Hamm concluded his testimony by noting the plea agreement in this case extended to cases in Tazewell County as well, and that the defendant was pleased with the agreement because he was not required to make restitution. Additionally, he noted the defendant did not provide him with any exculpatory evidence or witnesses with respect to the Peoria County cases.
At the conclusion of Mr. Hamm’s testimony, defense counsel again requested to have the defendant present to testify, but the trial court refused. After hearing the arguments of counsel, the trial court denied the defendant’s petition for post-conviction relief.
On appeal, the defendant argues the trial court abused its discretion in refusing to permit the defendant to be present at the evidentiary hearing on his petition for post-conviction relief. The defendant contends that since the trial court was called upon at the hearing to resolve a question of fact, based on evidence it heard that day, the defendant should have been present. We do not agree. Defendant asserts he could have greatly assisted his post-conviction counsel in questioning Mr. Hamm about their communications. Furthermore, the defendant contends that if he had been present at the hearing, he could have been called as a witness in order to rebut the particular claims by Mr. Hamm or to clarify points in his own affidavit.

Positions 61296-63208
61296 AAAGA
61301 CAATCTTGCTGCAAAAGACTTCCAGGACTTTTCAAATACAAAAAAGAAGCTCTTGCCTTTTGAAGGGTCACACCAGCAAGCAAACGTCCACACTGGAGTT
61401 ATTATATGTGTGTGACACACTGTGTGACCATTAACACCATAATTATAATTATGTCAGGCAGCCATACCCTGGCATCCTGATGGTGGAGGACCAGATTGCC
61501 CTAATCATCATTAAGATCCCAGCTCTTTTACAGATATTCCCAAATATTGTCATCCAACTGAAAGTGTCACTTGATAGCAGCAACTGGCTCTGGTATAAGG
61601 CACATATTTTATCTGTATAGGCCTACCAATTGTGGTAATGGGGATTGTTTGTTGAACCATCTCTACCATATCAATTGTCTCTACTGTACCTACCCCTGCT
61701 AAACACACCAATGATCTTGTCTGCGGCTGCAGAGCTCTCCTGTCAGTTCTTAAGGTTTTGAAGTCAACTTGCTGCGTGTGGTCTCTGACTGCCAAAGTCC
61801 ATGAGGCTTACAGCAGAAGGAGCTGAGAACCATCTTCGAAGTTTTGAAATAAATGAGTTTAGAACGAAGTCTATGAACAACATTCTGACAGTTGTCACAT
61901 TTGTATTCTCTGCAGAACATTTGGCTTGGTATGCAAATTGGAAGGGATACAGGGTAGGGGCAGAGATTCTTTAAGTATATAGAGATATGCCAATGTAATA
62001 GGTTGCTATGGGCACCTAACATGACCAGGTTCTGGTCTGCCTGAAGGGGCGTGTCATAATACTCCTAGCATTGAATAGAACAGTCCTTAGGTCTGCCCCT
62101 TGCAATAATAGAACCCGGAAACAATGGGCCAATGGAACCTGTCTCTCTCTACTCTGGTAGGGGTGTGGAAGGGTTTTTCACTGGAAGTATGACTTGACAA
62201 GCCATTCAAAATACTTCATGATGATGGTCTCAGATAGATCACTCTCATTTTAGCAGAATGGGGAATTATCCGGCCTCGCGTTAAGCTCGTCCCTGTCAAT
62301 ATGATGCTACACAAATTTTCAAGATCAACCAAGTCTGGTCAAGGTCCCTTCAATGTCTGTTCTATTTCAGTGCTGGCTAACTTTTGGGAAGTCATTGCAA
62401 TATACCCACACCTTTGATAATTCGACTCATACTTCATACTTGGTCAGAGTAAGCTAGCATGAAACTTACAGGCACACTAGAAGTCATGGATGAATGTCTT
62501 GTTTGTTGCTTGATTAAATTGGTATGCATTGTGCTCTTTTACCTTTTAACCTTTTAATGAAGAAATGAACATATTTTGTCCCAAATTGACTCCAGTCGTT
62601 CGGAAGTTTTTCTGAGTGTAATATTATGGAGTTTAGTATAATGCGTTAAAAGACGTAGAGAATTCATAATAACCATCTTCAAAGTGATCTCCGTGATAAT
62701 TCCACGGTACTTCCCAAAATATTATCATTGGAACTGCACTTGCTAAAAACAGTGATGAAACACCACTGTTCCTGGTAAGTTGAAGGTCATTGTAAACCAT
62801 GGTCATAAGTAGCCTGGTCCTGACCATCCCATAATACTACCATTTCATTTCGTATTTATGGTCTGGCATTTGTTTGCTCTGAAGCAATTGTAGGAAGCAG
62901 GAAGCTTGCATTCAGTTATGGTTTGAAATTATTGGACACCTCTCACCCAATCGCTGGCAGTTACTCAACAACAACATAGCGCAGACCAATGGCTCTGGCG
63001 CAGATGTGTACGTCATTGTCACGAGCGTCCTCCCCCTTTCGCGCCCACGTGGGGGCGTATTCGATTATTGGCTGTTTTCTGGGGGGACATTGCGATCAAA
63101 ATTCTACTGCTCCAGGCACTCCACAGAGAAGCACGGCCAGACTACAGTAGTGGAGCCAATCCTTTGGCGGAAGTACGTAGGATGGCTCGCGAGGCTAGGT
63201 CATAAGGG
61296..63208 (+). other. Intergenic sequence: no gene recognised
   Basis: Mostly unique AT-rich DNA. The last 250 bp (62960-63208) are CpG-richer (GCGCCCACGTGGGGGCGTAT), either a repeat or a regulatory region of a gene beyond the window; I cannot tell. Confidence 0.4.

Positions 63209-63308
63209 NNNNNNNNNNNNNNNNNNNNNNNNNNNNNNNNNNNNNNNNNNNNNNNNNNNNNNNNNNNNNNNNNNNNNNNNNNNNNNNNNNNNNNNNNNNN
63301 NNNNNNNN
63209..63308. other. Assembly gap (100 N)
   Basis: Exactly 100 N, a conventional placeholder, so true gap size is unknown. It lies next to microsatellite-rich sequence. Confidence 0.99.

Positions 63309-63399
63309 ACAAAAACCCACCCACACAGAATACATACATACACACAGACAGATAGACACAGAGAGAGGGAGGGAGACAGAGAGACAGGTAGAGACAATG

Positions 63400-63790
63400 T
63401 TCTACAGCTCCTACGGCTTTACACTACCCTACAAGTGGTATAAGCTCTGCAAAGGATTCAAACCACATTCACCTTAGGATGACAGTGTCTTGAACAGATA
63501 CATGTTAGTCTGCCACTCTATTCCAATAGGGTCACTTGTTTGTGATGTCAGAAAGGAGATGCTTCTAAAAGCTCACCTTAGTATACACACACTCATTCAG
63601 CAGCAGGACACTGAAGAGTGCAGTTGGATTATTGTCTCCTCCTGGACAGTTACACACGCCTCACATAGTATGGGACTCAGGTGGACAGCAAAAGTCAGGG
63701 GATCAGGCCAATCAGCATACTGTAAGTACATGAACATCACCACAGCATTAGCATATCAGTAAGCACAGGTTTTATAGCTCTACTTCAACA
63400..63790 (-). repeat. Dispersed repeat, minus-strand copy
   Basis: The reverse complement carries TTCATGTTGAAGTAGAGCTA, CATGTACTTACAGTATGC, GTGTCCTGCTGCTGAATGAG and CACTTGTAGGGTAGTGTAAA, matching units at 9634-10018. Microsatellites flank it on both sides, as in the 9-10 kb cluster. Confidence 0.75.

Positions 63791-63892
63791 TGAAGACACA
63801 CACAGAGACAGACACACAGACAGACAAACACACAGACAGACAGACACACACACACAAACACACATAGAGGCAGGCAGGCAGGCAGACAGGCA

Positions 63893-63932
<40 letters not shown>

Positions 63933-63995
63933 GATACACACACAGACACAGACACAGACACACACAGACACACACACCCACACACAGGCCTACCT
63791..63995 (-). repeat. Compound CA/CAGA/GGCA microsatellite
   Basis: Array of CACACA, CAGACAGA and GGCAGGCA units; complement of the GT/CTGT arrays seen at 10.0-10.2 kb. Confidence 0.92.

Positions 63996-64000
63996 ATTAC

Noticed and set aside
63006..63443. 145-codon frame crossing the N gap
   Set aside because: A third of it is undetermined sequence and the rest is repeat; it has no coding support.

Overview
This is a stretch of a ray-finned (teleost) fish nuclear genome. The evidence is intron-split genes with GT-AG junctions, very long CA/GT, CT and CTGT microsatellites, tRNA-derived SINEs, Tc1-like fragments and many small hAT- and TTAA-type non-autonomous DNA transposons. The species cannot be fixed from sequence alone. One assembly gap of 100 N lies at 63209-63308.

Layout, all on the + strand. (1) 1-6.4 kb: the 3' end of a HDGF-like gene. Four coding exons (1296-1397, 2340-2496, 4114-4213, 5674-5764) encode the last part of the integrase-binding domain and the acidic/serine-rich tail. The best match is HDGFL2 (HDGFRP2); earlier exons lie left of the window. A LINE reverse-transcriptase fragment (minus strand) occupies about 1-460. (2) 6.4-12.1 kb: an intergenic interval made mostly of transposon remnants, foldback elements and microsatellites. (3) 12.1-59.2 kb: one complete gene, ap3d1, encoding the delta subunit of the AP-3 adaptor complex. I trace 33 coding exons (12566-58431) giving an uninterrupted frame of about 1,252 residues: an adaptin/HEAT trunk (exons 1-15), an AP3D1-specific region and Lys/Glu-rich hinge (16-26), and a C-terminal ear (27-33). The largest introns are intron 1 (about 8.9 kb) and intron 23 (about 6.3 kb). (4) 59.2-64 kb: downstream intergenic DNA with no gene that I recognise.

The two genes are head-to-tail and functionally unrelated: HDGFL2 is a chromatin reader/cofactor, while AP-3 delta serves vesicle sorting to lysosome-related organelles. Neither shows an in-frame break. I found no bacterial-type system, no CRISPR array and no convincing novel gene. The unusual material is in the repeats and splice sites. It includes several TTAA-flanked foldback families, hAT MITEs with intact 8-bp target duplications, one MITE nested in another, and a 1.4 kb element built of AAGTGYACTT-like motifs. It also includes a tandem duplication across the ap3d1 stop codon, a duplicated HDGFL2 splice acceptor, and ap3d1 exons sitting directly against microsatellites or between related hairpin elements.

When factual issues are to be determined at a post-conviction proceeding, the presence of the defendant may be necessary. (People v. Hamby (1968), 39 Ill. 2d 290, 235 N.E.2d 572.) However, while a defendant in a criminal case has a constitutional right to be present at his trial, that right does not carry over to post-conviction proceedings. (People v. Jennings (1957), 11 Ill. 2d 610, 144 N.E.2d 612.) Rather, the presence of the petitioner is ordinarily committed to the sound *660discretion of the hearing judge. People v. Ashley (1966), 34 Ill. 2d 402, 216 N.E.2d 126.
The defendant argues that in Hamby the Illinois Supreme Court concluded the defendant must be present for an evidentiaryhearing on his petition when factual issues are involved. We do not agree. In Hamby, the court did not state the defendant must be present. Rather, the court concluded that when factual issues are to be determined the presence of the defendant “may” be necessary. (People v. Hamby (1968), 39 Ill. 2d 290, 235 N.E.2d 572.) We believe that Hamby was not intended to subvert the general rule that the presence of the petitioner is ordinarily committed to the sound discretion of the hearing judge. Here, based upon the record, we find no abuse of that discretion resulting from the trial court’s refusal to allow the defendant to appear personally.
We therefore affirm the judgment of the circuit court of Peoria County.
STOUDER, P.J., and BARRY, J., concur.